Words // Alcynna Lloyd
Photos // Ellie Alonzo + Drew Herring
Video // Drew Herring

Ialways wanted to be a skateboarder, but the idea of being bloodied was enough to make my parents steer me in the direction of more traditional sports. To be fair, with my luck I would have broken something eventually. Instead, balls took the place of wheels; something I’ve always regretted. I am now past my awkward adolescence, but my interest in skateboarding continues. Let’s make things clear; I am not a skateboarder. People still use the word poser, right? Yeah, I am not that, just a curious spectator. So how does a spectator enjoy the sport from the stands? I guess the next best thing is attending a festival that celebrates the game.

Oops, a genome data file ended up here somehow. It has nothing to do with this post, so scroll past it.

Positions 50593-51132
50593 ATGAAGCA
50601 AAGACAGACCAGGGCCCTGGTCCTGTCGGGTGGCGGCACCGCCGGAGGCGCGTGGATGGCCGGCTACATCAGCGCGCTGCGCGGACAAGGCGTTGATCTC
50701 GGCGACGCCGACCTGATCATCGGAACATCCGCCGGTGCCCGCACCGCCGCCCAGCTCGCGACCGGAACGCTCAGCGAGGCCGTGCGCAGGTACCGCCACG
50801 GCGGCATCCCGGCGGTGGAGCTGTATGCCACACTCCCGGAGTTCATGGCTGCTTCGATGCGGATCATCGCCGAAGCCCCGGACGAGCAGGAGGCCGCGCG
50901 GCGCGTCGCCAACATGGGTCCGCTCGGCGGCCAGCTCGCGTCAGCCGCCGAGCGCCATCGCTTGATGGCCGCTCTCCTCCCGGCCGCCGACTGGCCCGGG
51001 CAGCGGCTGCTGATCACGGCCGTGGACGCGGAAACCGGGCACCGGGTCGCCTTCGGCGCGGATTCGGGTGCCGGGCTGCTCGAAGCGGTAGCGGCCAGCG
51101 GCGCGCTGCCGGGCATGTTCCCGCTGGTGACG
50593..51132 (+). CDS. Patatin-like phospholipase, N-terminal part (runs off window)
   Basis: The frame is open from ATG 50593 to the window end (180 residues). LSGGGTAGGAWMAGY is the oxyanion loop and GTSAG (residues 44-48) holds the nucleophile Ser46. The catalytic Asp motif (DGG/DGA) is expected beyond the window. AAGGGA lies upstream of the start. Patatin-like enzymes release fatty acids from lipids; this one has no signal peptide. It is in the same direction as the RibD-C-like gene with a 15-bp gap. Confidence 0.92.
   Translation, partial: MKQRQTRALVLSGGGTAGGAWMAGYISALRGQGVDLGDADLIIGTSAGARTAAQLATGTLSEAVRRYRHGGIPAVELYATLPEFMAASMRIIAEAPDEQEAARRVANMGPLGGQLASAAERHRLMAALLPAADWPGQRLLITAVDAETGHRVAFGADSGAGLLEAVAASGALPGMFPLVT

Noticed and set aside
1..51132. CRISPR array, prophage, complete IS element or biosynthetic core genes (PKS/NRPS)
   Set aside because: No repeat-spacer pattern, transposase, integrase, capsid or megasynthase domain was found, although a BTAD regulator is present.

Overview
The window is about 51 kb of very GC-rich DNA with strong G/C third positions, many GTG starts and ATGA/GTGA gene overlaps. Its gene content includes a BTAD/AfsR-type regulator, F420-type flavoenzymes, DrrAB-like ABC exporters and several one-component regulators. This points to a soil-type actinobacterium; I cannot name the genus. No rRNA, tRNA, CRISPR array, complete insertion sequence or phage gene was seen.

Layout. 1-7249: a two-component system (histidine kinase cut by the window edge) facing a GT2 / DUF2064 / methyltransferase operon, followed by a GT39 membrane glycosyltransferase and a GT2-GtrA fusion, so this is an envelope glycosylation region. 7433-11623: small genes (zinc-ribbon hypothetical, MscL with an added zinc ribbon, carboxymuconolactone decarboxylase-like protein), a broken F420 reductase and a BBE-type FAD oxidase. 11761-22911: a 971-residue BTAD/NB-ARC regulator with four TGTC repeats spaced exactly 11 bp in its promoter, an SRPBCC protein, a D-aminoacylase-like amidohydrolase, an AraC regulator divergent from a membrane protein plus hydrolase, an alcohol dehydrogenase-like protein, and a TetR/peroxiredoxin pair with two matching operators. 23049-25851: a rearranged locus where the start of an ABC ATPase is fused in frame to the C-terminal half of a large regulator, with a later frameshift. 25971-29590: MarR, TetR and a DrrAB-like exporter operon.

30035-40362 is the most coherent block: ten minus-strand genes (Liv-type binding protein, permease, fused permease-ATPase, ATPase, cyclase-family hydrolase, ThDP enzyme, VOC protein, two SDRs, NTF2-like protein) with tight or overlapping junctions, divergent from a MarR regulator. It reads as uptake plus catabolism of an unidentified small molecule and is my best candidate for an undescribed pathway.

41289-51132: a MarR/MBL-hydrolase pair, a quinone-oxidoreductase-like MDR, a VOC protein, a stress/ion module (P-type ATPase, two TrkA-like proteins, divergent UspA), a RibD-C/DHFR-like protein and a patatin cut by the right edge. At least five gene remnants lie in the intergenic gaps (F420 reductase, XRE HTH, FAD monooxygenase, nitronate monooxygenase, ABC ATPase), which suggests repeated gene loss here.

This weekend I had the pleasure of attending Dallas’s first Skate or Die Fest. It was filled with loud skateboards, funky music, and delicious street food. Now that I think about it, I don’t think I’ve had better Kimchi fries, or seen so many Vans and mom jeans. Skateboarding is more than a sport; it’s a culture. Skate or Die tried to capture that off-the-wall essence during its first festival.

The competition was intense, and the crowd seemed to be loving every second. The winner of the overall contest was 12-year -old, Xavier, who walked away with $1500.

In the end, I danced, stuffed my face and dodged a few boards. I have a feeling next years will be bigger and better. I’ll be back next year, and maybe by then, I’ll learn a trick or two.


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